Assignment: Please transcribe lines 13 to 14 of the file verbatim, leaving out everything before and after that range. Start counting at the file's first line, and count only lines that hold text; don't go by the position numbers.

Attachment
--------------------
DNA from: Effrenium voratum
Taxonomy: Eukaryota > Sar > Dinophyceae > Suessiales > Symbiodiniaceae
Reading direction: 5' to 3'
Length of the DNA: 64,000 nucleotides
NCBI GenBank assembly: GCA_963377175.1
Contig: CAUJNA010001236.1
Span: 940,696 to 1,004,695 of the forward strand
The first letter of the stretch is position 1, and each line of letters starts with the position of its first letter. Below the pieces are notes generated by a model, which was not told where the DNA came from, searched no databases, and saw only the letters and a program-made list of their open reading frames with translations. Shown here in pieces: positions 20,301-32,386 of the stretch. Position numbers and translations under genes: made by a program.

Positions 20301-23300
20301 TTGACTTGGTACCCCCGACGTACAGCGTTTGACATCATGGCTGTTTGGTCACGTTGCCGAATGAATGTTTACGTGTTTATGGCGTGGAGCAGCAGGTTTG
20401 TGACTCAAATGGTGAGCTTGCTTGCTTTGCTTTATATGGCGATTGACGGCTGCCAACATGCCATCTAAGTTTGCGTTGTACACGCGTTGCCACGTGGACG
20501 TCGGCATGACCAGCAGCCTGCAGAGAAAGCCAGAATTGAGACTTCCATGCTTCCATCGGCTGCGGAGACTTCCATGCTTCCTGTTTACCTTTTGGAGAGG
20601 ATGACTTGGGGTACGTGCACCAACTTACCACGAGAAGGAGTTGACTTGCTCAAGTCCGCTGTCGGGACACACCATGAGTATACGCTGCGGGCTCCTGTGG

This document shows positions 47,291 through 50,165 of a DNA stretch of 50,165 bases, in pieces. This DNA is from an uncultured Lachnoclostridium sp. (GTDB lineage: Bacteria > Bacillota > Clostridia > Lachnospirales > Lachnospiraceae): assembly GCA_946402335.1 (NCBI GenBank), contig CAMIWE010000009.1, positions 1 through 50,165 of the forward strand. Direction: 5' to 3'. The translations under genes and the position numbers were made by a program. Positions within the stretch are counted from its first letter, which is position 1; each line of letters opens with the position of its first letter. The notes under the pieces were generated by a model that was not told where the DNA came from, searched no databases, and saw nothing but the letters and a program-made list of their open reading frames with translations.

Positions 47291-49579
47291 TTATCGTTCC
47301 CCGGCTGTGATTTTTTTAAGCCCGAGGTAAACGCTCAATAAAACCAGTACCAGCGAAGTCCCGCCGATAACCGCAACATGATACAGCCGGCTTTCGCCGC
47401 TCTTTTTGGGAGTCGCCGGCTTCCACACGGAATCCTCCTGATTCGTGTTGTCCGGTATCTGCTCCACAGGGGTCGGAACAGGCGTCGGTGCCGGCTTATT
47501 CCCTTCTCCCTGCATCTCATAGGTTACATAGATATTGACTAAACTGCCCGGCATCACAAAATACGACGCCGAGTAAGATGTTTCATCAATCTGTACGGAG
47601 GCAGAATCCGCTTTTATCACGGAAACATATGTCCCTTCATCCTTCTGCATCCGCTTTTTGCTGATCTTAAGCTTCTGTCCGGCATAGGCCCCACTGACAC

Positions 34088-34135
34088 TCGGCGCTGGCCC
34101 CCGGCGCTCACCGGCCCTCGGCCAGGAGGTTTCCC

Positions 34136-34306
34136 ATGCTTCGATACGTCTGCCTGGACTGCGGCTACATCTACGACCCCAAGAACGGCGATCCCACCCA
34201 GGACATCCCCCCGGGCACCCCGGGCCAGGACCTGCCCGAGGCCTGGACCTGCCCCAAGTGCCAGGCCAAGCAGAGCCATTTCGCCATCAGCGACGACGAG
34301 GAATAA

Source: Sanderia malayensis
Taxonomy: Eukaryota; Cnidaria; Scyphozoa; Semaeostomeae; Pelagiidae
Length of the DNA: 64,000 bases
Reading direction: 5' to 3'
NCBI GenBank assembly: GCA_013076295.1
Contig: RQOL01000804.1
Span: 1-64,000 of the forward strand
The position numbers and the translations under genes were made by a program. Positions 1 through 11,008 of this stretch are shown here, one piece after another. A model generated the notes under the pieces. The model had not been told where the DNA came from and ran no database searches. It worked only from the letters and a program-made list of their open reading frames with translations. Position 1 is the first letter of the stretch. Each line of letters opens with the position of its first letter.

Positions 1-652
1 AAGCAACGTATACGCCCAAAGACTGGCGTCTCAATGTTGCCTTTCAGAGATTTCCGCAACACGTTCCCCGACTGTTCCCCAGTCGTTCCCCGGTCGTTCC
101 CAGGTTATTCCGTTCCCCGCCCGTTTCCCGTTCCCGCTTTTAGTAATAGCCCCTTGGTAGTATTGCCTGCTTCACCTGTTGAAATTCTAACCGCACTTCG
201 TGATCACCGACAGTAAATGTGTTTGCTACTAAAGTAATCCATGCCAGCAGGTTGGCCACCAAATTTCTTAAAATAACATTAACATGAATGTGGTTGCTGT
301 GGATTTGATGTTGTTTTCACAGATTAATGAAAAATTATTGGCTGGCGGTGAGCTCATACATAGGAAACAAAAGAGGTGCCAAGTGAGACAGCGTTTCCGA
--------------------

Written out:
20601 ATGACTTGGGGTACGTGCACCAACTTACCACGAGAAGGAGTTGACTTGCTCAAGTCCGCTGTCGGGACACACCATGAGTATACGCTGCGGGCTCCTGTGG

This document shows positions 47,291 through 50,165 of a DNA stretch of 50,165 bases, in pieces. This DNA is from an uncultured Lachnoclostridium sp. (GTDB lineage: Bacteria > Bacillota > Clostridia > Lachnospirales > Lachnospiraceae): assembly GCA_946402335.1 (NCBI GenBank), contig CAMIWE010000009.1, positions 1 through 50,165 of the forward strand. Direction: 5' to 3'. The translations under genes and the position numbers were made by a program. Positions within the stretch are counted from its first letter, which is position 1; each line of letters opens with the position of its first letter. The notes under the pieces were generated by a model that was not told where the DNA came from, searched no databases, and saw nothing but the letters and a program-made list of their open reading frames with translations.